Write the Story You Need to Write…the Whole Story.

I need to talk about something.

For years, I’ve been suggesting to my writer friends that they write the story the way it demands to be written. But I have been running away from this advice the whole time. So much so that one of my novels was accepted and in edits before I finally got the courage to say to the editor—“Wait! This and this happened because of this!”

The novel in question had several beta readers, it won an award and was heavily workshopped (MSWord is telling me that workshopped is not a word, but what does it know! My novel was neither worshipped nor works hopped.). One editor friend who beta read it even said she felt there was something missing. She said there’s a missing deeper layer. I knew exactly what that missing layer was, but I was trying to escape from my own past. I put one of my characters into a situation I didn’t want to talk about. So, in essence, I was completely leaving the reader out of the picture. I put that character through hell and left out the reason he was in that hell. It was the missing element of my story. That element, if included, would make the story so much stronger.

So, to the one friend who asked the question, “Is there something you’re not telling the reader?” The answer is an emphatic YES. There was something I definitely was not telling the reader. You, friend who probably knows who you are, were right. You will be happy to know that at the eleventh hour I somehow found the courage to say, “STOP THE PRESSES!” I gave my character the background the reader needed to fully understand the impact of his past. I thank the editor who allowed me to write in this change in the manuscript. I thank the friend whose words were ALWAYS eating away at me after she asked that question.

Can I suggest something to writers out there who love sharing what they learn and offering advice to other writers? Please, please…follow the advice you give. If you feel it’s important enough to mention to others, it’s also important enough to mention to yourself.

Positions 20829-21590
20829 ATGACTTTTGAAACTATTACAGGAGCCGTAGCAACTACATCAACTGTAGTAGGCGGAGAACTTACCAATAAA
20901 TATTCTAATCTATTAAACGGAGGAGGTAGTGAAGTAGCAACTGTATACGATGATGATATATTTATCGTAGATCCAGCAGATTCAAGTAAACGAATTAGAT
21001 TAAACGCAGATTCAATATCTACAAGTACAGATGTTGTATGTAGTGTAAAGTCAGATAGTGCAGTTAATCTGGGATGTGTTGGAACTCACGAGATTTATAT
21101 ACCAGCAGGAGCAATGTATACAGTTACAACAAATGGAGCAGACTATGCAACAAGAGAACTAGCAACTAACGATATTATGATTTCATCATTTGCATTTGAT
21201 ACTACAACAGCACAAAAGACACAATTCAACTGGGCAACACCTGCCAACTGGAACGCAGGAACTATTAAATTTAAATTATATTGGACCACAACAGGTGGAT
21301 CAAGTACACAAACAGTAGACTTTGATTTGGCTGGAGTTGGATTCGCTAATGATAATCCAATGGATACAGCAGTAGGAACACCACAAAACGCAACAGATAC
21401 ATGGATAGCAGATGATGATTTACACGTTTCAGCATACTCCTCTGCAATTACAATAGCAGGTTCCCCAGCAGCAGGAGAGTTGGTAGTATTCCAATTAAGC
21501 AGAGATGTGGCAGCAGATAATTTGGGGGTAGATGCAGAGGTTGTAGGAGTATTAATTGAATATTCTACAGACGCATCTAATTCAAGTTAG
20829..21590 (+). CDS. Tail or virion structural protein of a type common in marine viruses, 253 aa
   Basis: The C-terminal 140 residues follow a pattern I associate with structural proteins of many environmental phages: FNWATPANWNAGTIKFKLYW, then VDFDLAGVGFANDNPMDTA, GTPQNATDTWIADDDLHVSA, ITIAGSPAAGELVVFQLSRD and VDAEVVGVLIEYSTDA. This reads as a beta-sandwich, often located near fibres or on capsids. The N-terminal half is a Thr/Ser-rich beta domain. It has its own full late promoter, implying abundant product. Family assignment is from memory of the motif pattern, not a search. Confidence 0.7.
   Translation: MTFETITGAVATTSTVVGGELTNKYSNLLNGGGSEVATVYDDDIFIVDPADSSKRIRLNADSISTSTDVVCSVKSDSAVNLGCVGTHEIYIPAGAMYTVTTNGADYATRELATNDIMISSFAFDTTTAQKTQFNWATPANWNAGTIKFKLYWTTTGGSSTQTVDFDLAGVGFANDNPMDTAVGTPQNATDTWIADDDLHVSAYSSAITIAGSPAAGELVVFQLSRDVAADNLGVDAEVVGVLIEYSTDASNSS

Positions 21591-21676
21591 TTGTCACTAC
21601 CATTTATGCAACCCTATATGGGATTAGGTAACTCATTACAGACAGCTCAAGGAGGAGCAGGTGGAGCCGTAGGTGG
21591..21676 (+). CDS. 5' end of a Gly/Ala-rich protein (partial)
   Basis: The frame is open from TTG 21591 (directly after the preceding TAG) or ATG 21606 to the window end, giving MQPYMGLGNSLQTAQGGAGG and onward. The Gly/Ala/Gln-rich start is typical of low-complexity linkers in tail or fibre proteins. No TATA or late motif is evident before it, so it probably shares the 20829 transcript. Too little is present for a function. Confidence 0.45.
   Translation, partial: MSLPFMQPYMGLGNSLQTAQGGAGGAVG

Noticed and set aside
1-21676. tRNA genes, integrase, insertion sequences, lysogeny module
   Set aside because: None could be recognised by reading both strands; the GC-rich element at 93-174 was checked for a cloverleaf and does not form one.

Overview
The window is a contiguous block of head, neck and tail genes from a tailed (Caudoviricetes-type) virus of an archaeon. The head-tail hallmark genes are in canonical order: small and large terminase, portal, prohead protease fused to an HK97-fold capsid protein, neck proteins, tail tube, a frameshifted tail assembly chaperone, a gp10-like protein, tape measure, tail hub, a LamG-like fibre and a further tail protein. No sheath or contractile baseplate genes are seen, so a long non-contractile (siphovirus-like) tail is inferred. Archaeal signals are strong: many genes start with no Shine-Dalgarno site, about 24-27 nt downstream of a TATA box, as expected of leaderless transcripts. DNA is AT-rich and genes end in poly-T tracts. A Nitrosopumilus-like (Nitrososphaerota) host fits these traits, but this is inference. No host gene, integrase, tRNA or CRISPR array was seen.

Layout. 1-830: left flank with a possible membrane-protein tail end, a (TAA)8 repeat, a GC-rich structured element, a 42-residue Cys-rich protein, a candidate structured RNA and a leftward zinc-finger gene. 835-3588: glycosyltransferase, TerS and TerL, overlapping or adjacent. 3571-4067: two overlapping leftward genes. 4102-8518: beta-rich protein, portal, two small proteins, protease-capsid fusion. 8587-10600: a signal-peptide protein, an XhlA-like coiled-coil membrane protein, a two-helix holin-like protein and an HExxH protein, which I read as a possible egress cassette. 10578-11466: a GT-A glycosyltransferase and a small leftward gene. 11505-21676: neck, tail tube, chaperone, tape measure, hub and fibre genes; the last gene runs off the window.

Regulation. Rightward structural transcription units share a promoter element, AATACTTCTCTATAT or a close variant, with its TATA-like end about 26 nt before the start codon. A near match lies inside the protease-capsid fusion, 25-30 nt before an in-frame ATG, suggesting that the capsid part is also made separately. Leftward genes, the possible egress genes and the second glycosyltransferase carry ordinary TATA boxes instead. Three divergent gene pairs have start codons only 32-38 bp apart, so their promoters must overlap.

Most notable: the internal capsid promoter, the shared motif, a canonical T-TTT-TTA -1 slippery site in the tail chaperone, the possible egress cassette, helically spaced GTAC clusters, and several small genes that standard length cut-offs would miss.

From this point forward, whatever I write is going to be the ENTIRE story, however difficult the subject matter will be. You can’t count on your readers being in the room with you while they’re reading. My editor recently gave me that piece of advice. Such a solid nugget of advice it is, too! I loved it. It cracked my world open. You can’t write a story and leave out the element you just don’t want to deal with, especially when that element puts all the pieces together for the reader. When the reader is sitting alone in a room reading your work, you don’t want them to feel the need to turn to you and ask, “What am I missing? Is there something you’re not telling me?” Because, dear writer, you are NOT going to be there. Tell the story you need to tell. The whole story. Leave nothing out. The reader knows when something is missing. They know when there is something the writer is just not telling them. GO DEEPER. When you go so deep that it hurts to tell the story, climb past that wall of pain and GO DEEPER STILL.

By Kevin Craig

Author, Poet, Playwright. Author of The Camino Club, Billions of Beautiful Hearts, and Book of Dreams, all from Duet Books, the LGBTQ Young Adult imprint of Chicago Review Press. Other books: Pride Must Be A Place, Half Dead & Fully Broken, Burn Baby Burn Baby, The Reasons, Sebastian's Poet, and Summer on Fire.


  1. Many may say that an introduction that is prolonged is boring. But without an understanding of the characters in the story, there is no understanding of the story itself. Thank you for sharing your recommendations, and I hope that you find your own advice easier to follow in the future.

  2. It’s like the old pointing finger adage: If you’re pointing a finger to others, you’ve got 3 pointing back at yourself the whole time. I guess it caught up to you, and luckily in time!

    Thank you for sharing this, Kevin. This is important advice for us all.

  3. Kevin, I love those moments when words I’ve had pounded into my head suddenly make sense, real sense. I have a Scooby-Doo moment, “R’oh, yeah. I get it!”
    Write on!

  4. Thanks for all the feedback, all! I really appreciate it. I’m just so grateful I spoke up before it was too late! Almost decided to keep my mouth shut. Lesson learned!

  5. Thanks for saying this daring thing out loud. I know exactly what you mean, and I’ve been guilty of this kind of duty-shirking myself. And it is a duty, not only to the reader, but to one’s characters and oneself.

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